For people with mental health conditions and other disabilities, the restrictions Britney Spears faces aren’t news.

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If you’ve noticed #FreeBritney hashtags on social media in recent weeks, you may have skimmed an article or two, wondering what she’s doing these days and what, exactly, she wants freedom from.

The detailed explanation of the issues she’s faced for more than a decade of conservatorship may have surprised you.

After several widely publicized experiences where she seemed to fight significant emotional distress, Britney Spears was put on a psychiatric hold on more than one occasion.

Citing this as proof that she couldn’t care for herself, her children, or manage her finances, her father, Jamie Spears, petitioned judges to grant him a conservatorship.

The courts granted his petition, giving her father nearly complete authority to make legal, financial, medical, and career decisions for Spears. Thirteen years later, he remains a conservator and controls most aspects of her professional and personal life.

Plenty of Spears’ fans have spoken out against what they consider an abusive and unnecessary conservatorship.

But this issue goes deeper than the injustice done to a pop star. It sets an alarming precedent for other people, particularly women, who live with mental health conditions and other disabilities.

The exact responsibilities and limits of conservatorships can vary by state. Still, their basic purpose remains the same: They help protect vulnerable adults who can’t manage their own finances or personal affairs, as determined by a court of law.

A judge might appoint a conservator for someone who:

  • develops dementia
  • has a developmental disability
  • sustains brain damage in an accident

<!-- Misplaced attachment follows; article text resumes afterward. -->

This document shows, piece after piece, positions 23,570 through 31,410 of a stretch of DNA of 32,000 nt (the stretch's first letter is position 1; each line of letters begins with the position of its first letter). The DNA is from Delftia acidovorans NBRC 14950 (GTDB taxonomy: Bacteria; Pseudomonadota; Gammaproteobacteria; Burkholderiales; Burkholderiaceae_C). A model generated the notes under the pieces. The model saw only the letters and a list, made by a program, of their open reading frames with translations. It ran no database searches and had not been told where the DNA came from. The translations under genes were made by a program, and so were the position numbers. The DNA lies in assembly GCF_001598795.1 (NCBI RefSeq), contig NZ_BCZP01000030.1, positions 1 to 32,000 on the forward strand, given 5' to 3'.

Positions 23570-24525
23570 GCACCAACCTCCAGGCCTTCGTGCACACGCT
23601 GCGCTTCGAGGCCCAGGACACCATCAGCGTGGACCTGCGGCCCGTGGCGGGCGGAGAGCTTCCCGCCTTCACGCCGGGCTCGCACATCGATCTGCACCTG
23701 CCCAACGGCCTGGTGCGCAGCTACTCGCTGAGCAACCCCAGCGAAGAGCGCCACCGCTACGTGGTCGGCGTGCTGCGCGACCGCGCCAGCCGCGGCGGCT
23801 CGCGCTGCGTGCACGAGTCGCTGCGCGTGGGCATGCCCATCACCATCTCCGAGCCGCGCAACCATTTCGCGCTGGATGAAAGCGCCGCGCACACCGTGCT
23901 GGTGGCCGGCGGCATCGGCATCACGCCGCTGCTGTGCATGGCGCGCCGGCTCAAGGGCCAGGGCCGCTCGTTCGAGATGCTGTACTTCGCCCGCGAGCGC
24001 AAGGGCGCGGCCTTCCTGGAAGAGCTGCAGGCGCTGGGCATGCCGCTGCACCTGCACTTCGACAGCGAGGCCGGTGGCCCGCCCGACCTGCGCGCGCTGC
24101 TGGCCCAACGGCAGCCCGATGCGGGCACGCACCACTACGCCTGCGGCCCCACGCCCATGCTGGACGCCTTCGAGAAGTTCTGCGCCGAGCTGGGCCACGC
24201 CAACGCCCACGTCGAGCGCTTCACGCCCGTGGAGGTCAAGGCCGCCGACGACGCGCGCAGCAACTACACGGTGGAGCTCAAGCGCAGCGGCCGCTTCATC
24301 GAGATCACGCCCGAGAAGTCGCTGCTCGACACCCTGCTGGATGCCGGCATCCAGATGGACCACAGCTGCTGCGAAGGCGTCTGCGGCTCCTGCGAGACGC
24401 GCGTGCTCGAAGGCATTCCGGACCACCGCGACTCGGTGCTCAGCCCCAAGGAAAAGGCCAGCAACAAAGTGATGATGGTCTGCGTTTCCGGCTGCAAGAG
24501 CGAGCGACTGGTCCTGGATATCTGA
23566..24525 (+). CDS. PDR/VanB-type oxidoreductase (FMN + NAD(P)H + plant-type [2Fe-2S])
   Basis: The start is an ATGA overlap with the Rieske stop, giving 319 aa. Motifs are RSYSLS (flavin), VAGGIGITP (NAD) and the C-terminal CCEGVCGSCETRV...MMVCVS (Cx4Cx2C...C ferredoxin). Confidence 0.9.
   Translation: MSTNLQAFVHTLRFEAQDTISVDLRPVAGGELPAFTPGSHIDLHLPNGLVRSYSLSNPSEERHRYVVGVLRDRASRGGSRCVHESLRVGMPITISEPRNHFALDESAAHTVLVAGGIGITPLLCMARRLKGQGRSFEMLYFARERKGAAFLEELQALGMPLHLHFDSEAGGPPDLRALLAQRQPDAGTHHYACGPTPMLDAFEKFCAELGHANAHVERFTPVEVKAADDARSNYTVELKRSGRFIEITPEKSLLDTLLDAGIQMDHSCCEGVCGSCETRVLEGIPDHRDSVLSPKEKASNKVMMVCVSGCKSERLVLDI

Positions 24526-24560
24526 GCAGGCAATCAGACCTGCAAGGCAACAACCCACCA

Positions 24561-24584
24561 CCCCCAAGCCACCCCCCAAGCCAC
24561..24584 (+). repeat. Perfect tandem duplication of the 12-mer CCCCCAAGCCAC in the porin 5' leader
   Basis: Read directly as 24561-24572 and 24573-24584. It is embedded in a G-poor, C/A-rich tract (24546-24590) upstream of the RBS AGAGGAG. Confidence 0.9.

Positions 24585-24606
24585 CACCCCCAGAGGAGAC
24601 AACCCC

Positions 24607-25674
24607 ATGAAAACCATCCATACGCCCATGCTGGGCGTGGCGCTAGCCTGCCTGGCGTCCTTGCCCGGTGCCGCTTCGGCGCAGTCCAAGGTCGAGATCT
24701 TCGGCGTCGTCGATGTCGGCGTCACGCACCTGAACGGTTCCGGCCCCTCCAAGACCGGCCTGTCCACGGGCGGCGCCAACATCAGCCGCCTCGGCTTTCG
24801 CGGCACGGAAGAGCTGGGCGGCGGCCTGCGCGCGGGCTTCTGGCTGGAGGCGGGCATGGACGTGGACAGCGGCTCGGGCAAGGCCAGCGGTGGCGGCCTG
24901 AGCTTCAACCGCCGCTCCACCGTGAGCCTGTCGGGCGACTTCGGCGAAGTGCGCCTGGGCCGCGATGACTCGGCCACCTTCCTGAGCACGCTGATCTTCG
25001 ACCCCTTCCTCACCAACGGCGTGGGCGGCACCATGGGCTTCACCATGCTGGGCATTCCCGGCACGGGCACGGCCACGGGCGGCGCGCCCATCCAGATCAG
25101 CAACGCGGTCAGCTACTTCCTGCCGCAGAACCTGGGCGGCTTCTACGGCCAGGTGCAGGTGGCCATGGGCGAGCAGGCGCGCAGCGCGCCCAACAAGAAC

• has a serious mental health condition that requires long-term inpatient care

Courts most often establish conservatorships when someone can’t provide basic needs like food, clothing, or shelter for themselves or their children.

The Handbook for Conservators notes several limits to this role, explaining that conservatees — or people under conservatorships — still have rights. These rights include:

  • marrying
  • making medical decisions
  • controlling their salary

In theory, a conservatorship offers limited support for only the tasks someone can’t handle themselves. In practice, they often restrict much more, especially for those who don’t truly need them.

Even temporary conservatorships, like Spears’, don’t automatically expire. Once established, they remain in place until ended by a judge. This fact creates enormous potential for abuse, largely because it requires the conservatee to go above and beyond to show they can manage their affairs.

By its very nature, a conservatorship suggests someone lacks the ability to care for themselves, often because they can’t work or manage basic needs and personal safety.

Spears has continued to work throughout the conservatorship. She even stated in court that she’s performed while ill against her will.

In one breath, she hears she’s incapable of caring for herself and her finances. In another, she’s told she must perform or face legal consequences. Yet since she can’t handle her own money, those performances, arguably, don’t benefit her.

Spears’ mental health diagnosis isn’t public record. She’s shared her experiences of anxiety but hasn’t said she has bipolar disorder — only that she was prescribed lithium, a medication used to treat the condition, against her will.

It’s worth noting she does describe the conservatorship as traumatic, saying she feels angry, depressed, and has trouble sleeping.

Still, her existing mental health conditions are beside the point.

What really matters is this: She’s asked courts to remove her father from his role as conservator, citing multiple instances of abuse.

Denying this request, even though the conservatorship poses a threat to her well-being, sends the message that her wishes and well-being don’t really matter.

Understandably, many people with mental health conditions find conservatorships and similar arrangements demeaning and frustrating.